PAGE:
Reed and Tara are living their retirement dream in a custom-made home on the shore of a scenic Manitoba lake.
Tara, in her early 50s, is still working while Reed, in his mid-60s, is retired.
And she is beginning to question if their dream retirement is affordable.
"It is our dream home and I'm struggling," says the office worker who commutes to the city to work.
"I'm working and I wonder how I'm ever going to retire."
Tara earns about $66,000 a year, netting about $3,618 a month, while Reed nets about $2,917 a month from CPP, OAS and his RRSP is worth about $272,000.
Despite a $6,500-a-month income to cover expenses, they're just getting by in large part because of housing costs.
Their home is valued at about $700,000 and they owe about $212,000 on the mortgage, with 19 years remaining.
It isn't just the debt costs that are eating into their finances.
"Our expenses are big out here," she says. "Our property taxes alone are $600 a month."
They also pay for septic, gas for long-distance travel, satellite television and even a monthly payment on a riding mower.
On top of that, they're paying a substantial amount for life insurance.
"We ended up just recently buying a policy for him, but it's costing us $363 a month for a $100,000 death benefit."
Tara says she manages the finances in the house and she's uncertain they can keep going at their current pace.
"My fear is that for the next eight or 10 years I will work and when it's time for me to retire we're going to realize we can't afford to stay here, so I've commuted all this time and then I have to move."
Certified financial planner Bob Challis says Tara should trust her gut feeling. Their dream home is turning out to be financial nightmare.
"They're in trouble," says the Winnipeg adviser with Nakamun Financial Solutions. "She's correct to be concerned."
The finances reveal their predicament. They have a net worth of more than $800,000, but most of it -- about $487,000 -- is tied up in their home.
"The first observation is they're spending more than they're netting by about seven per cent per year," he says. "They're spending about $84,500 per year, and what's coming into the household appears to be about $78,400."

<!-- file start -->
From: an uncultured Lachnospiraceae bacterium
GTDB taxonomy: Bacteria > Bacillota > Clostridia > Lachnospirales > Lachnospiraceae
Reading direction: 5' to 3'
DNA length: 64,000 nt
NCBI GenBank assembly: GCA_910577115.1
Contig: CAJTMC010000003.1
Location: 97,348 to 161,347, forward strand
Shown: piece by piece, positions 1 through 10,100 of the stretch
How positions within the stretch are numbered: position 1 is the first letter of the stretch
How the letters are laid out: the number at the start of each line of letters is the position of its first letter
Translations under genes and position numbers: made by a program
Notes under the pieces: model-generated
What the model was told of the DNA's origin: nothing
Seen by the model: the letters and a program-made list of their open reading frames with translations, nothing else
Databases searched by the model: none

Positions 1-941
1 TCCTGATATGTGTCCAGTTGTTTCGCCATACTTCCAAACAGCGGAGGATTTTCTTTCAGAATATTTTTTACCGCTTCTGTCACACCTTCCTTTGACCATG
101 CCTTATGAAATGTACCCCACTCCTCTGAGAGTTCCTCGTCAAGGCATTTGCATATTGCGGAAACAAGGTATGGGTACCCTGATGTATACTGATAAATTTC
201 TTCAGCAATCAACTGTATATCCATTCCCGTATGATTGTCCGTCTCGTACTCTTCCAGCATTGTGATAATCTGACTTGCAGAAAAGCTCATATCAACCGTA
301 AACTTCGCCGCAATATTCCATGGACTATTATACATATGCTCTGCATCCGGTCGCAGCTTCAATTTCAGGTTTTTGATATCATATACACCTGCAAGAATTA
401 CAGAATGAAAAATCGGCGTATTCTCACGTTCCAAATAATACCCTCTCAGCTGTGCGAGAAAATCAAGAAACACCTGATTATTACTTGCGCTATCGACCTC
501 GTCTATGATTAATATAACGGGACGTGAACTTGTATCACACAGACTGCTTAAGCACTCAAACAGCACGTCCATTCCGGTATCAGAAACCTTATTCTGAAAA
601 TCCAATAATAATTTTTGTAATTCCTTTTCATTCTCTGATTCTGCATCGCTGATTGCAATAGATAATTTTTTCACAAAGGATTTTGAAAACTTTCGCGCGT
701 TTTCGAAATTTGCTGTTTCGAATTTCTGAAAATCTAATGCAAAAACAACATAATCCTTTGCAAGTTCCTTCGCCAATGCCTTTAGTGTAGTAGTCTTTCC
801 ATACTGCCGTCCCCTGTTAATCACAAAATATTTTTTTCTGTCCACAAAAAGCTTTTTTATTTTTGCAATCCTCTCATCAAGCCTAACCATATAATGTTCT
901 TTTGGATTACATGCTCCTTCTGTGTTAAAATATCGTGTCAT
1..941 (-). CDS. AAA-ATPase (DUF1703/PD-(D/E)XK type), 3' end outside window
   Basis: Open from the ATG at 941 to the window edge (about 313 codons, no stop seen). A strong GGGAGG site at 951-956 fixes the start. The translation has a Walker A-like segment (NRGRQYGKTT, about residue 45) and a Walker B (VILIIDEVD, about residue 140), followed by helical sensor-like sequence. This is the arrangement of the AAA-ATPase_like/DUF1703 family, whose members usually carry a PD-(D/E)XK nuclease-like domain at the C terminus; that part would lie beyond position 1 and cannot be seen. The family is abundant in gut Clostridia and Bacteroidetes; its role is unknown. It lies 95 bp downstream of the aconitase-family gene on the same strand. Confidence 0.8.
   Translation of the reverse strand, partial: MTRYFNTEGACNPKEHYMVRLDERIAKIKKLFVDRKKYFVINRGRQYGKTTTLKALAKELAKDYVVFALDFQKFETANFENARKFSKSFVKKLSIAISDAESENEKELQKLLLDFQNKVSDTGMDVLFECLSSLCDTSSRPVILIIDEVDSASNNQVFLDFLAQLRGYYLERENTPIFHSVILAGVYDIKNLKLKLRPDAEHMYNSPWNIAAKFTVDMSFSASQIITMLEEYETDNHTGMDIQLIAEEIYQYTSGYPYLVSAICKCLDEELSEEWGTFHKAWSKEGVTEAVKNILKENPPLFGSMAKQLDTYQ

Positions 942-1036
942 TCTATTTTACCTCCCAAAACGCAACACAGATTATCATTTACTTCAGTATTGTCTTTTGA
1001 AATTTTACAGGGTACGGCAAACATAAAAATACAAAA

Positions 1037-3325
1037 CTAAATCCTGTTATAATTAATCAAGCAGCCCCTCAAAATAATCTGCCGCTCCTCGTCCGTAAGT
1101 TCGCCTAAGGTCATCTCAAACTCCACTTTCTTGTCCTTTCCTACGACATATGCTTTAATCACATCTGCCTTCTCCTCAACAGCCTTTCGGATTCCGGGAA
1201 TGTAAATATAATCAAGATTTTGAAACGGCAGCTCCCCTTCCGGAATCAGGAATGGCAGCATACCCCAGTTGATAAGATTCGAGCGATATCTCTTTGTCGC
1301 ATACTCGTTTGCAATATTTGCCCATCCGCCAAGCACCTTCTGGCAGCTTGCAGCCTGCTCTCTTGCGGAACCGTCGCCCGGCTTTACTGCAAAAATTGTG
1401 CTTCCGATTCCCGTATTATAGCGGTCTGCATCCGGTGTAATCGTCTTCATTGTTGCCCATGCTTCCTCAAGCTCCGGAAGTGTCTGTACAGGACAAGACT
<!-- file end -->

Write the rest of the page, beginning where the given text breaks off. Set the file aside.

This is obviously unsustainable.
If they hold onto the home, they will run out of money within the decade -- before she can even retire.
Or one of them will die, more likely Reed, statistically speaking, and the survivor will have to sell the house.
Alternatively, they would have to borrow against the home and by the time Tara lives to her life expectancy at age 89, she'd be $1.8 million in debt.
While they have life insurance, "it's woefully inadequate," he says.
Tara has only $250,000 in coverage. If she died, it would not replace her income for more than a few years and then Reed would be forced to sell the home or borrow against it. To address this risk properly, Tara needs about $1 million in coverage.
In contrast, Reed doesn't likely need insurance.
"There might be something I'm missing here, but he sure shouldn't be paying $363 a month for a $100,000 death benefit."
If he dies, it's likely Tara would sell the home and move to something more manageable for one person. Not to mention, the $363 monthly premium could be redirected to pay off their credit card debt of $2,700.
Challis says there's no magic solution for their problem. If they want to continue to live in the house for as long as possible, they need to cut their costs dramatically. While not impossible, it will be tough because their housing costs take up 37 per cent of their after-tax income. That figure should be no higher than 25 per cent at their life stage.
Because they live outside the city, they're also paying a lot for transportation, about 20 per cent of their after tax income.
Incidentally, more than six per cent of their after-tax income is going toward life insurance while only 4.5 per cent is going toward an RRSP.
"Simply put: What's the cost of living there?"
It's costing them $15,000 a year in taxes, utilities and other costs associated with ownership and another $15,000 in mortgage payments. Furthermore, if they had the $420,000 in equity sitting in the bank in conservative investments, they'd earn about $8,000 in interest a year.
"They should sell and either buy a house or find a place to live that's going to cost them less than $38,000 a year," he says.
"Even if they could find accommodation that they can rent for $2,000 a month, they'd be $14,000 a year ahead."
Clearly, they have to make a choice about their future.
"They either have to stop spending this much money and redirect that cash flow to her savings, or they have to be prepared to liquidate the real estate, pay off the debt and find some manner of living that's less expensive," Challis says.
The status quo is staying in the home as long as they can and selling it when their savings are bled dry in less than a decade. At that point they risk not being able to sell the home at its market value because they're in a desperate situation.
Yet if Reed and Tara make some savings adjustments and restructure their investments -- a dog's breakfast of mediocre to bad mutual funds -- they might be able to live longer in their dream home.
"If they're choosing to move in 15 years, it might work out for them, but then they'd have to move into an apartment of some kind," he says. "Regardless of what they decide, they need to dump his expensive insurance policy."
Reed's and Tara's finances
Tara: $66,288 ($3,618 net a month)
Reed: $2,917 net a month from CPP, OAS and RRSP (taxes withheld at source)
ñü MONTHLY EXPENSES: $6,374
Mortgage: $212,815 owing at 3.09 per cent; five-year term, 19 years amortization
Credit card: $2,700 at 1.9 per cent until August
Line of credit: $32,180 at 3.49 per cent (car loan)
Reed RRSP: $272,863
Tara RRSP: $96,369
Net worth: $821,537